Decentralized finance (DeFi) refers to an ecosystem of financial products that do not rely on traditional financial intermediaries such as banks and exchanges. Central to the success of decentralized finance is smart contracts, which are deployed on Ethereum (contracts that two parties can deploy without an intermediary). DeFi also gave rise to dApps (decentralized apps), giving developers the ability to build applications on top of the Ethereum blockchain.


An ERC-20 Token stands for “Ethereum Request for Comments,” which is a standard built on top of Ethereum to enable other tokens to be issued. Based on a smart contract that determines its rules, the ERC-20 enables anyone to issue tokens on top of Ethereum. As they are using a standard, those are interoperable. ERC-20 Tokens are critical to understanding the development of Ethereum as a business platform.

Decentralized Autonomous Organizations

A decentralized autonomous organization (DAO) operates autonomously on blockchain protocol under rules governed by smart contracts. DAO is among the most important innovations that Blockchain has brought to the business world, which can create “super entities” or large entities that do not have a central authority but are instead managed in a decentralized manner.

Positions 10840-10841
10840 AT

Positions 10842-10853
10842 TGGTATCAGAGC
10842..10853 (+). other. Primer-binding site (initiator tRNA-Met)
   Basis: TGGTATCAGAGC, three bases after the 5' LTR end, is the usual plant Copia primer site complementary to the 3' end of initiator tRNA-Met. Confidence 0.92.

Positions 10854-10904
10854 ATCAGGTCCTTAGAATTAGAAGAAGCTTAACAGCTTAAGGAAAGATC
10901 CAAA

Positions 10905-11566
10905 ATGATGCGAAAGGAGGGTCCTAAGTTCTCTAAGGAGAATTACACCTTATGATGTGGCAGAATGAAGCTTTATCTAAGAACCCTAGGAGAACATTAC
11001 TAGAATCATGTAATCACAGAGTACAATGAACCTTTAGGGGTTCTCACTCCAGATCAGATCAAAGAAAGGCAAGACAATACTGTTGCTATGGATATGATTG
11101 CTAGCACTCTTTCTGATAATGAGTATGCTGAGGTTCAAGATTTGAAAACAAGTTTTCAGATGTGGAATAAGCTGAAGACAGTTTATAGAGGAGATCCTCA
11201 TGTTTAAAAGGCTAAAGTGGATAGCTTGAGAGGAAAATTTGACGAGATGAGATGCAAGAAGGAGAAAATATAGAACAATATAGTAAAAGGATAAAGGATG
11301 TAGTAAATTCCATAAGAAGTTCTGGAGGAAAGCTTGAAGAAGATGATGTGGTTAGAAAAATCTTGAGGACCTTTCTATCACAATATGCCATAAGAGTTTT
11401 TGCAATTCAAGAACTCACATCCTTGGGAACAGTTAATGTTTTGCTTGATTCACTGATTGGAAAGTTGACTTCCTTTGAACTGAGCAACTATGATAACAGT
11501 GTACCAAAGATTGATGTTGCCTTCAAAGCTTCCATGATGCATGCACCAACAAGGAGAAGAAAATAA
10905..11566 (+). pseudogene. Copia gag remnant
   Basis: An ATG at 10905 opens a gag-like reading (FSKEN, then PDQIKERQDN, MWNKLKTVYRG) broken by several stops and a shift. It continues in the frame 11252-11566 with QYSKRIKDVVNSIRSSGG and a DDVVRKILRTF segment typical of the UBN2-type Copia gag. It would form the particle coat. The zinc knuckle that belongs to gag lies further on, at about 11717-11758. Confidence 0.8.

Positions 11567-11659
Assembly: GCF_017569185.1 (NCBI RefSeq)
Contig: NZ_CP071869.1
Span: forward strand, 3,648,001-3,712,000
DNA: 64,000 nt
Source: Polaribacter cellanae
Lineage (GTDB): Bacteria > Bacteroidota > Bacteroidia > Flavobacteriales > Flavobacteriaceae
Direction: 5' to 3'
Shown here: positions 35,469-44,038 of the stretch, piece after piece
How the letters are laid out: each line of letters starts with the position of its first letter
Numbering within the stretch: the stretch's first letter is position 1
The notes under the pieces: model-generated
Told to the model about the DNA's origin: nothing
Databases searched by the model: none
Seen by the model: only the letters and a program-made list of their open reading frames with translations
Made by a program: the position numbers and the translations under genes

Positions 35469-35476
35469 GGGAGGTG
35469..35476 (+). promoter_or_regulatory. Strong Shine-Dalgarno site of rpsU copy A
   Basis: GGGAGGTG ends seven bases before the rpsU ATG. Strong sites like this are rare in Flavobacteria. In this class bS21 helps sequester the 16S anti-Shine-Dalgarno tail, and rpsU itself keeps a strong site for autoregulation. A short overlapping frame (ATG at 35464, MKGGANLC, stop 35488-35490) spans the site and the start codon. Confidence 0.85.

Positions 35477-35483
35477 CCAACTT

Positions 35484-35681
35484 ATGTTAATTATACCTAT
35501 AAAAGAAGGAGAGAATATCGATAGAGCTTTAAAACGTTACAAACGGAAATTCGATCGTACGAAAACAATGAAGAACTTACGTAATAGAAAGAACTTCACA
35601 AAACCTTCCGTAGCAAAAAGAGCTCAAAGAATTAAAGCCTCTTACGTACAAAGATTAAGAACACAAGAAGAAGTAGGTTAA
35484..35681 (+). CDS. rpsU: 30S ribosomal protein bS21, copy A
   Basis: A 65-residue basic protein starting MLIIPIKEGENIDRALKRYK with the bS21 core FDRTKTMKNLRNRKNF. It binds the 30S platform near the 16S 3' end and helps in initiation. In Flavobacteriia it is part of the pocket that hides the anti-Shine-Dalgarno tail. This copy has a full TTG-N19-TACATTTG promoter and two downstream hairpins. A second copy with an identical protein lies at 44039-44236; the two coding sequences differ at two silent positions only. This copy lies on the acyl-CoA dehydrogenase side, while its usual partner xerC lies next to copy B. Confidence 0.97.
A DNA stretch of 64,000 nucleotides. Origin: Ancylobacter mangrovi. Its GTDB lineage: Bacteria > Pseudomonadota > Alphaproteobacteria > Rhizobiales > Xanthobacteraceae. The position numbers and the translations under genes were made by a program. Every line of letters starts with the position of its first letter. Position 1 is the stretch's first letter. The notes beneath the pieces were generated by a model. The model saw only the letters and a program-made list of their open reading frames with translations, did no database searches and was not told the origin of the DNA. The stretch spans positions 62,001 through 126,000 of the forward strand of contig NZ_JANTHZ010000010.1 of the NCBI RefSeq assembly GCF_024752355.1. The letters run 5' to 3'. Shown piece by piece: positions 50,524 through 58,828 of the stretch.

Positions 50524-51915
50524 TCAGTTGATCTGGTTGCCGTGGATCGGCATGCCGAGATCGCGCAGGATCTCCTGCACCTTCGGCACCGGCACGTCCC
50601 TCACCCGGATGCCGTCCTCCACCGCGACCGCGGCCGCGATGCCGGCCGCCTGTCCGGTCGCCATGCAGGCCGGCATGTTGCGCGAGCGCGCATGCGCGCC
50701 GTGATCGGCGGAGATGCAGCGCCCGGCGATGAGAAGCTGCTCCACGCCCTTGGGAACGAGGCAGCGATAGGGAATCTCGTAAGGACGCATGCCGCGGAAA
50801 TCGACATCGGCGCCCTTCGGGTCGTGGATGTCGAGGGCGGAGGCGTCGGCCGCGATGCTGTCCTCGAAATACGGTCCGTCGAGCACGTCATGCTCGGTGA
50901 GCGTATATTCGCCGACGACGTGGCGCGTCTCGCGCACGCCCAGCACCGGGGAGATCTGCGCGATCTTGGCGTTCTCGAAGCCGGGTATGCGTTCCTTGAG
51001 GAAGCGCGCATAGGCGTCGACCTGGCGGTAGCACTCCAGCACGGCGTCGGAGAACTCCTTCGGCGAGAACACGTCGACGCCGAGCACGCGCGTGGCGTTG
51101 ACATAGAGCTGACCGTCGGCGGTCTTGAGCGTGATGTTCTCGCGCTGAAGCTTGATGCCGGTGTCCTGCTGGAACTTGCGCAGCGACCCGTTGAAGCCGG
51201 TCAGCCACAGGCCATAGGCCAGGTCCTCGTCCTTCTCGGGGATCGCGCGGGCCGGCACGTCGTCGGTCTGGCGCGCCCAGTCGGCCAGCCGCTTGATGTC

Non-fungible tokens (NFTs) are cryptographic tokens that represent something unique. Non-fungible assets are those that are not mutually interchangeable. Non-fungible tokens contain identifying information that makes them unique. Unlike Bitcoin – which has a supply of 21 million identical coins – they cannot be exchanged like for like.


Blockchain companies use sharding to partition databases and increase scalability, allowing them to process more transactions per second. Sharding is a key mechanism underneath the Ethereum Blockchain and one of its critical components. Indeed, sharding enables Blockchain protocols to overcome the Scalability Trilemma (as a Blockchain grows, it stays scalable, secure, and decentralized).


A Proof of Stake (PoS) is a form of consensus algorithm used to achieve agreement across a distributed network. As such it is, together with Proof of Work, among the key consensus algorithms for Blockchain protocols (like Ethereum’s Casper protocol). Proof of Stake has the advantage of the security, reduced risk of centralization, and energy efficiency.